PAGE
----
Numerical prediction of the best heel and trim of a Laser dinghy
Paper in proceedings, 2016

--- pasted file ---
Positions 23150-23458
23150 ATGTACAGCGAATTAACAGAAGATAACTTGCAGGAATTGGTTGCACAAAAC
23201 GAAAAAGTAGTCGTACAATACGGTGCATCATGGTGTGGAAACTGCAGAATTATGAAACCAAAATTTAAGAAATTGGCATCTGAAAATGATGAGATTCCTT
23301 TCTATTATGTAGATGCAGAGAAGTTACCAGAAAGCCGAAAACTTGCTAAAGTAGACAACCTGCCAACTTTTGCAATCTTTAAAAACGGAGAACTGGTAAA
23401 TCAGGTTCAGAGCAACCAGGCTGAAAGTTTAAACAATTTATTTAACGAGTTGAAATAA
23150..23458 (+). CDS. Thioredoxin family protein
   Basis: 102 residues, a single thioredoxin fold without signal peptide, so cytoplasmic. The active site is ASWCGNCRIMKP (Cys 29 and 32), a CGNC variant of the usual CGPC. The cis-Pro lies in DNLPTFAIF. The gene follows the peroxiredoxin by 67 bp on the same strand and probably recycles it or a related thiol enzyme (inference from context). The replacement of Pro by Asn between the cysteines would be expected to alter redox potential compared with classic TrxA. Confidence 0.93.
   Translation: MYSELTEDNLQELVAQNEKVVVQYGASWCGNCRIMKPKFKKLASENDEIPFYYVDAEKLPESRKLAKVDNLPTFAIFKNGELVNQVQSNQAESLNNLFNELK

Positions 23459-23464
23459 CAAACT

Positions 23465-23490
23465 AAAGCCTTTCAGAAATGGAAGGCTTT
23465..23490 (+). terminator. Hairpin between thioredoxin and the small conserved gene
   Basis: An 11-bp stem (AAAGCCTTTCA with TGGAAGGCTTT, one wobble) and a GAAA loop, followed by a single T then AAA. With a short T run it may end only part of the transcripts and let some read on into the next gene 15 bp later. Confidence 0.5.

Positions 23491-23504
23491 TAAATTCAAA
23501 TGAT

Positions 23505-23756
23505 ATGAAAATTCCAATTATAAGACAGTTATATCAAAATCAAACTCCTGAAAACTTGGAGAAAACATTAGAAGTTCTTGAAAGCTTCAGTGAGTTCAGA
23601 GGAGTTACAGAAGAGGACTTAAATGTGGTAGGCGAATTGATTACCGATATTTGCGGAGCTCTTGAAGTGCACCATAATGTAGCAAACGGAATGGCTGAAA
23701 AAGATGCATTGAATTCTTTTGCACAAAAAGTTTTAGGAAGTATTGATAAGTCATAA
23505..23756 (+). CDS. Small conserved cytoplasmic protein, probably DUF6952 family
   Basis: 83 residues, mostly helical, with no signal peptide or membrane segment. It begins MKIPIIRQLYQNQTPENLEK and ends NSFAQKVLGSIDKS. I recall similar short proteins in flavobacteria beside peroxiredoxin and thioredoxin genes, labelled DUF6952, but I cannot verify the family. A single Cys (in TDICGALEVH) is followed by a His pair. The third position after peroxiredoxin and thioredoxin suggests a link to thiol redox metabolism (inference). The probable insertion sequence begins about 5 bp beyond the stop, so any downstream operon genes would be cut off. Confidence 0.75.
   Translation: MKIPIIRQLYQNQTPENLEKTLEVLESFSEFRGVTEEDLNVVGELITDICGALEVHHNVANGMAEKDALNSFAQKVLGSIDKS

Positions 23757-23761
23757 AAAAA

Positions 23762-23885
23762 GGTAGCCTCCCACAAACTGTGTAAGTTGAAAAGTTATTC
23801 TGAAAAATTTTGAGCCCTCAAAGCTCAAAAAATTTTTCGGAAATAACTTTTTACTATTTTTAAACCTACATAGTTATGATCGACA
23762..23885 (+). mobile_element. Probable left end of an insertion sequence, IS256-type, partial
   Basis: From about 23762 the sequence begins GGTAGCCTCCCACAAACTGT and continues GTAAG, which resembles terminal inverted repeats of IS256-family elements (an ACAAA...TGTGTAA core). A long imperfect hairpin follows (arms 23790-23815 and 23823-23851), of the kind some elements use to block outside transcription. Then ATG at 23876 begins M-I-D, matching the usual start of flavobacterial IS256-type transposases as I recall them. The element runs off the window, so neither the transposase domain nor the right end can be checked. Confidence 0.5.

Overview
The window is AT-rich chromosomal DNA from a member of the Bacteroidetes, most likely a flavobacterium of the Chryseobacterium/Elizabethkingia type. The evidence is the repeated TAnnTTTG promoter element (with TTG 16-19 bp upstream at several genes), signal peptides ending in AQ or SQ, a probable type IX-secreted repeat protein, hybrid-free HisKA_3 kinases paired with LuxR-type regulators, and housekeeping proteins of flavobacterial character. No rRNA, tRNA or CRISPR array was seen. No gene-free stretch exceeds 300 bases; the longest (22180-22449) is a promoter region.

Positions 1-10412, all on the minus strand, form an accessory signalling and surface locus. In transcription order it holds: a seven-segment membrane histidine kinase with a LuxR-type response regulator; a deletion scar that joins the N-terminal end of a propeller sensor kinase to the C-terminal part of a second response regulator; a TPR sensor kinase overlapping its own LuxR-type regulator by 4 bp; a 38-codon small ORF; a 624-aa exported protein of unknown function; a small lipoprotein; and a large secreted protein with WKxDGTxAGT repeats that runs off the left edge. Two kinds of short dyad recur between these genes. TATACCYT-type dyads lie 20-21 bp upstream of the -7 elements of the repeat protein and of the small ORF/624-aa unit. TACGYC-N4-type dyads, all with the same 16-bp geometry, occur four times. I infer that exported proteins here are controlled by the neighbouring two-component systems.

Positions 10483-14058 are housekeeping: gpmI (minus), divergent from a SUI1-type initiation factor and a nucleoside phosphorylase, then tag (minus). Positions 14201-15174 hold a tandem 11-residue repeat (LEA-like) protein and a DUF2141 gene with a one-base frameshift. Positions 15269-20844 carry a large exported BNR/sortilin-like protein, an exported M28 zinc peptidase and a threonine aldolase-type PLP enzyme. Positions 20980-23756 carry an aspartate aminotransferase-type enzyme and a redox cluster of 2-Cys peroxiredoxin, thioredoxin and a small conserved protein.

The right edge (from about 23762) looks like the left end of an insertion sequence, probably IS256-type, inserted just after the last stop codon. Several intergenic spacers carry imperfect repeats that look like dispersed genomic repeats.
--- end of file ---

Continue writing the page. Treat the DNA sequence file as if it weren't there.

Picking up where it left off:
As the Laser Olympic dinghy is one of the highest-level sail racing classes in the world, there is an interest in obtaining physical facts around the experience that already exist. For this reason, a numerical investigation has been carried out to find the best heel and trim angles in upwind sailing. Flat water is assumed. The core of the work is a newly developed Inverse Velocity Prediction Program (IVPP) that computes the required wind speed for a given boat speed. Input to the program is both available towing tank data and CFD results. By keeping speed constant interpolation is avoided in the very non-linear resistance-speed relation, reducing considerably the required number of CFD computations. Another reduction is obtained by a special technique for avoiding interpolation in leeway. Systematic CFD computations are carried out to find the optimum trim versus heel at the speeds 2, 3, 4, 5 knots. Using this relation the required wind speed at the four boat speeds can be expressed as a function of heel only. The heel angle corresponding to the smallest wind speed is the best. Knowing this, and the corresponding optimum trim, the position of the sailor is computed. It turns out that the predicted best positions correspond well with practical experience. However, the results highlight the benefit of a small heel in higher winds, which often is regarded as undesired by sailors.